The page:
Itís not always a grand slam!
In parking auditing, from time to time we do see the industry’s version of the grand slam, when noticeable amounts of money just can’t be accounted for and someone does an investigation. But just like in baseball, where games are won by simply getting a runner on base and then advancing him, a base at a time until he scores, so it is the same in parking and auditing.
So many times, it’s the little things that either go unnoticed or are noticed but waved off because you just can’t be bothered looking at the $2.95, $5 or $10 items. Many times, we don’t even see such a small number on the statement when looking at lines and lines of items in the journal ledger sent each month to support the reimbursable charges.
Trust me, over time, these “nickels and dimes” do add up! Here are a couple of examples.
As an operator changed policy relating to meal breaks, the manager of one parking facility couldn’t be bothered with the extra time it took to keep the employees properly clocking in and out correctly for their meal periods. Instead of working an 8.5-hour schedule with a 30-minute meal break, the manager simply changed everyone’s schedule to a straight 8 hours and permitted the employees to take their meal break without clocking out or back in.
When the audit was completed, the 30 minutes amounted to almost $48,000 because there was direct labor paid for non-work hours, FICA, SUI, FUI, Workers Comp and then the union payment for health/welfare and pension for non-worked hours. So those little 30 minutes a day did add up!
Uniforms are a great area to look at. Compare the employee names/hours on a payroll report against the uniform invoice. If the name does not appear on the uniform invoice but does on the payroll, maybe that’s a sign of a “ghost” employee. If, however, there is no employee name on the payroll, but there is a uniform charge, maybe someone forgot to remove the employee and you are still paying the uniform costs. Or the employee was transferred to another location, and you are still paying for his uniforms.
The best one that we saw was the employee who was transferred from location “X” to location “Y” on Dec. 28. The employee passed away in May, but uniforms were still being charged in August. We have it on good authority that the individual was not buried in his parking uniform.
OK, so it was only $6.50 week for uniforms. But by the time the problem was resolved, the owner of the property had paid $227.50 for uniforms for a person who did not work at their location.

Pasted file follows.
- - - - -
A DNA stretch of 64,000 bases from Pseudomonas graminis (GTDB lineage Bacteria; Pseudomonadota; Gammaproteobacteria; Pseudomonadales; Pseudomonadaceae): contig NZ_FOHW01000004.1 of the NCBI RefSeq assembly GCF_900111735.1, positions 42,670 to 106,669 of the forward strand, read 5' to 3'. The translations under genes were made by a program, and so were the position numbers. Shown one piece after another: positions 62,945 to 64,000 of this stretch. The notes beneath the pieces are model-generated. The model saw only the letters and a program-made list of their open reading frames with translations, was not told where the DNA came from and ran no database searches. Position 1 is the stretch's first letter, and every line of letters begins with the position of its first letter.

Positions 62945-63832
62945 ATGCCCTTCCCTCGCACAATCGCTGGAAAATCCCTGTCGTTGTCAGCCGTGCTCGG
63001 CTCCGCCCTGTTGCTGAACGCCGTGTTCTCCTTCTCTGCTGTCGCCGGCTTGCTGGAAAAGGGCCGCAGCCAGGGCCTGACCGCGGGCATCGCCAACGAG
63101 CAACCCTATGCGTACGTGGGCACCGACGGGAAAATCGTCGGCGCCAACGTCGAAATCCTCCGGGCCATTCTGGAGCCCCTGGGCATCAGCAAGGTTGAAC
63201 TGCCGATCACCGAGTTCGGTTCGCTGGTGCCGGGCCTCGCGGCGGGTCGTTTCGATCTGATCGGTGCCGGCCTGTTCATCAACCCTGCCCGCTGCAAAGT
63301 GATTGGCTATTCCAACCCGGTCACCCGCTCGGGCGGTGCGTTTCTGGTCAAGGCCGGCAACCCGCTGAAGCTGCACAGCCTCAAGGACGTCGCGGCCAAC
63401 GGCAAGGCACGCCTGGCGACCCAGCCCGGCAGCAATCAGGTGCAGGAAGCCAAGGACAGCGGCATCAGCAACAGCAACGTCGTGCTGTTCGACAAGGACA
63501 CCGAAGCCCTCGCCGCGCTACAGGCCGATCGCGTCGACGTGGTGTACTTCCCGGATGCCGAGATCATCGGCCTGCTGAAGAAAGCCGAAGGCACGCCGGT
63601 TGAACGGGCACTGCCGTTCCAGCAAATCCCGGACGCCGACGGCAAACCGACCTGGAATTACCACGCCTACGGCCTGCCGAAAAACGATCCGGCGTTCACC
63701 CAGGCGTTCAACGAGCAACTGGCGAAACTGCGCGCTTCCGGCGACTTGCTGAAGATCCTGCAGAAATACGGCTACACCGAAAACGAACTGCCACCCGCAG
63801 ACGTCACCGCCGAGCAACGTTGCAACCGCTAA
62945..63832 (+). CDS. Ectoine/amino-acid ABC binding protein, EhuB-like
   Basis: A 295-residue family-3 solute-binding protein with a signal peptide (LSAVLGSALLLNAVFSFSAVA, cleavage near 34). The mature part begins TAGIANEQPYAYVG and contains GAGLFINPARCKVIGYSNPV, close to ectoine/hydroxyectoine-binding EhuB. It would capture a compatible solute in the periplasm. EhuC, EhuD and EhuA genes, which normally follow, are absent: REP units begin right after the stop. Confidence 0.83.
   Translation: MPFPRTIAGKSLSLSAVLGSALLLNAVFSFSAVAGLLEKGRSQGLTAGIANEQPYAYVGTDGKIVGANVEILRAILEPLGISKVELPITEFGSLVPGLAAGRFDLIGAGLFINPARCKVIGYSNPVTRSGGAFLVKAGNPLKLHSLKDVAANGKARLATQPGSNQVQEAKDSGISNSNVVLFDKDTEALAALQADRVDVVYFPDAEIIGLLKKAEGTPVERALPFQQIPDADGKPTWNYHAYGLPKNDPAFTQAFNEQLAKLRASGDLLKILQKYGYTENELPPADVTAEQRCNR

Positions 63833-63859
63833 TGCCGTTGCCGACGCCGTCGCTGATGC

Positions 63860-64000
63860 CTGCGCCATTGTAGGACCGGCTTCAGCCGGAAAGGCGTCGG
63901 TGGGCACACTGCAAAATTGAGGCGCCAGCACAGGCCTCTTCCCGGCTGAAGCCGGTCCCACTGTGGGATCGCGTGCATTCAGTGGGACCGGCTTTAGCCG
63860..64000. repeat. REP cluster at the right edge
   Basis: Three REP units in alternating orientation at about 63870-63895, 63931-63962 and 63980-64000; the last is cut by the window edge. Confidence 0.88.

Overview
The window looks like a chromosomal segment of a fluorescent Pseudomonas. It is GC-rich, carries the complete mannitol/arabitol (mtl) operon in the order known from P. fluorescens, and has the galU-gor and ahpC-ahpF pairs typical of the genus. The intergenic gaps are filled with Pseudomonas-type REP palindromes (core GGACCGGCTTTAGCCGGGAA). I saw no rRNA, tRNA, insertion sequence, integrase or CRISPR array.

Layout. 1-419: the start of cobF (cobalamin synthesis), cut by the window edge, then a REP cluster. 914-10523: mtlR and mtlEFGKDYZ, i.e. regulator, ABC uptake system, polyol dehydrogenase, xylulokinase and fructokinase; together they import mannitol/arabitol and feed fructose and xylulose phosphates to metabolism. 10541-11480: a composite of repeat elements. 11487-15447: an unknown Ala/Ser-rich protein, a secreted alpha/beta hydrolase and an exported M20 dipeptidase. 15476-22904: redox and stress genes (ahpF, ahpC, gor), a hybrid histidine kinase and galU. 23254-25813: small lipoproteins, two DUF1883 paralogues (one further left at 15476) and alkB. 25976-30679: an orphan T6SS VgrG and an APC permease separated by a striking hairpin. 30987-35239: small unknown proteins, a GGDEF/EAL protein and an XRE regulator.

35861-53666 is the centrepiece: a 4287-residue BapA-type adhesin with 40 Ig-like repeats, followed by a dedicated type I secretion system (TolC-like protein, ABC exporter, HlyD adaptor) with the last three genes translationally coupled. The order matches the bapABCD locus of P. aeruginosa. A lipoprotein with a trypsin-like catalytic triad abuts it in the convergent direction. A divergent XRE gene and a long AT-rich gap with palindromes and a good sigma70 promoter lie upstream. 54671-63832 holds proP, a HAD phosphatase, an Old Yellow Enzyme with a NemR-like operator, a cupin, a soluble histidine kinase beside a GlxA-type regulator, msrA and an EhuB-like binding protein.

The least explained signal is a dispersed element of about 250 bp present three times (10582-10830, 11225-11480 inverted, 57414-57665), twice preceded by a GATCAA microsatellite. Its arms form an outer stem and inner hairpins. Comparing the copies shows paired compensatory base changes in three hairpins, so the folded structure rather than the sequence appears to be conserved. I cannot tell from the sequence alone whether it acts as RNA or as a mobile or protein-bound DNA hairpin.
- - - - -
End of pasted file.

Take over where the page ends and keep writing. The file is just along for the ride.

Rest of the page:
Take a look at bank charges. As I reviewed one monthly management statement, the operator charged ownership between $450 and $750 a month for “bank fees.” An explanation was requested on what the fees were for as well as copies of the bank statements. This dragged on for months and then years with a different story offered each time the bank fees were questioned. The claim was the statement could not be shared since the garage money was comingled with deposits from other sites.
Finally, ownership demanded that there be a separate bank account for their property at the same bank that had been used for all the previous years. Month after month, the bank statement on the new account showed zero ($0) service fees. Seems the balance in the account earned more interest than the cost of the bank fees. Bottom line: The operator credited ownership more than $16,000 for previous “bank fee” charges.
Another area to check is insurance, both Workers Comp and Garage Keepers Legal Liability (GKLL). We are fortunate to see many different management statements from various operators in the same city.
In one city, we found that the Workers Comp rate was between 2.75% and 4.9%, and averaged about 3.5%. However, one operator, who was self-insured, charged 10.27%. So what is 6.77% you might ask? In this garage, it was “only” $84,025…
The GKLL was quoted at $3/space monthly or $36/space annually. The facility has 1,100 spaces. I did the math, using all four paws, and saw that it was only $3,300 per month. When I looked at the statement, I saw the monthly charge fluctuated from $3,500 to $5,500 a month. Hmmm, must be that “cloud-based” computing for all those extra spaces on the floating decks.
The bottom line is, if you don’t look at the details and question what every nickel or dime is being spent on, it may be dollars that are walking out the door, and not the nickels or dimes that you suspect.